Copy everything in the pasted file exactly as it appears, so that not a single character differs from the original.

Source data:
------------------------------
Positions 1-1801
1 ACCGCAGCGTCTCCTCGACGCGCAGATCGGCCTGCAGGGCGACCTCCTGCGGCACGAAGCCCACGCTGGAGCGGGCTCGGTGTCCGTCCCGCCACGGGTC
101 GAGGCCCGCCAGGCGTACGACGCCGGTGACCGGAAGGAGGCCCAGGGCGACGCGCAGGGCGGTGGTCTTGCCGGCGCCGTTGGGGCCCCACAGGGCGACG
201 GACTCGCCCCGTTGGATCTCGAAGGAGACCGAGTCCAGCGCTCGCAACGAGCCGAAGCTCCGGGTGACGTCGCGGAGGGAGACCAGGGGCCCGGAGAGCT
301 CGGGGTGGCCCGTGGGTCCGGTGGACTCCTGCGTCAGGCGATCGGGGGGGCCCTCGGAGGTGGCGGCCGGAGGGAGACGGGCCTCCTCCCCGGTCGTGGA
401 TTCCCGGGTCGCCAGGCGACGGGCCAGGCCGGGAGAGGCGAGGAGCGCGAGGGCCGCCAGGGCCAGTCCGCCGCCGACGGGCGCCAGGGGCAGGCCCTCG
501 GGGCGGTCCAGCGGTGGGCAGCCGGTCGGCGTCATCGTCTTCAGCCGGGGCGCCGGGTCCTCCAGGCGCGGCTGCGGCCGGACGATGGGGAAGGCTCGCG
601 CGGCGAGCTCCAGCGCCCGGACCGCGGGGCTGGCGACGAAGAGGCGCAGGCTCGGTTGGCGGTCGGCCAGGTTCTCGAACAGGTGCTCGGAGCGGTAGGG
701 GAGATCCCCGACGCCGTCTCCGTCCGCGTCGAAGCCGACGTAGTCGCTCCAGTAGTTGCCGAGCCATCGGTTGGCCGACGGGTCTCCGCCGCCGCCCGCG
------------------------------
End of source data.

Positions 1-1801
1 ACCGCAGCGTCTCCTCGACGCGCAGATCGGCCTGCAGGGCGACCTCCTGCGGCACGAAGCCCACGCTGGAGCGGGCTCGGTGTCCGTCCCGCCACGGGTC
101 GAGGCCCGCCAGGCGTACGACGCCGGTGACCGGAAGGAGGCCCAGGGCGACGCGCAGGGCGGTGGTCTTGCCGGCGCCGTTGGGGCCCCACAGGGCGACG
201 GACTCGCCCCGTTGGATCTCGAAGGAGACCGAGTCCAGCGCTCGCAACGAGCCGAAGCTCCGGGTGACGTCGCGGAGGGAGACCAGGGGCCCGGAGAGCT
301 CGGGGTGGCCCGTGGGTCCGGTGGACTCCTGCGTCAGGCGATCGGGGGGGCCCTCGGAGGTGGCGGCCGGAGGGAGACGGGCCTCCTCCCCGGTCGTGGA
401 TTCCCGGGTCGCCAGGCGACGGGCCAGGCCGGGAGAGGCGAGGAGCGCGAGGGCCGCCAGGGCCAGTCCGCCGCCGACGGGCGCCAGGGGCAGGCCCTCG
501 GGGCGGTCCAGCGGTGGGCAGCCGGTCGGCGTCATCGTCTTCAGCCGGGGCGCCGGGTCCTCCAGGCGCGGCTGCGGCCGGACGATGGGGAAGGCTCGCG
601 CGGCGAGCTCCAGCGCCCGGACCGCGGGGCTGGCGACGAAGAGGCGCAGGCTCGGTTGGCGGTCGGCCAGGTTCTCGAACAGGTGCTCGGAGCGGTAGGG
701 GAGATCCCCGACGCCGTCTCCGTCCGCGTCGAAGCCGACGTAGTCGCTCCAGTAGTTGCCGAGCCATCGGTTGGCCGACGGGTCTCCGCCGCCGCCCGCG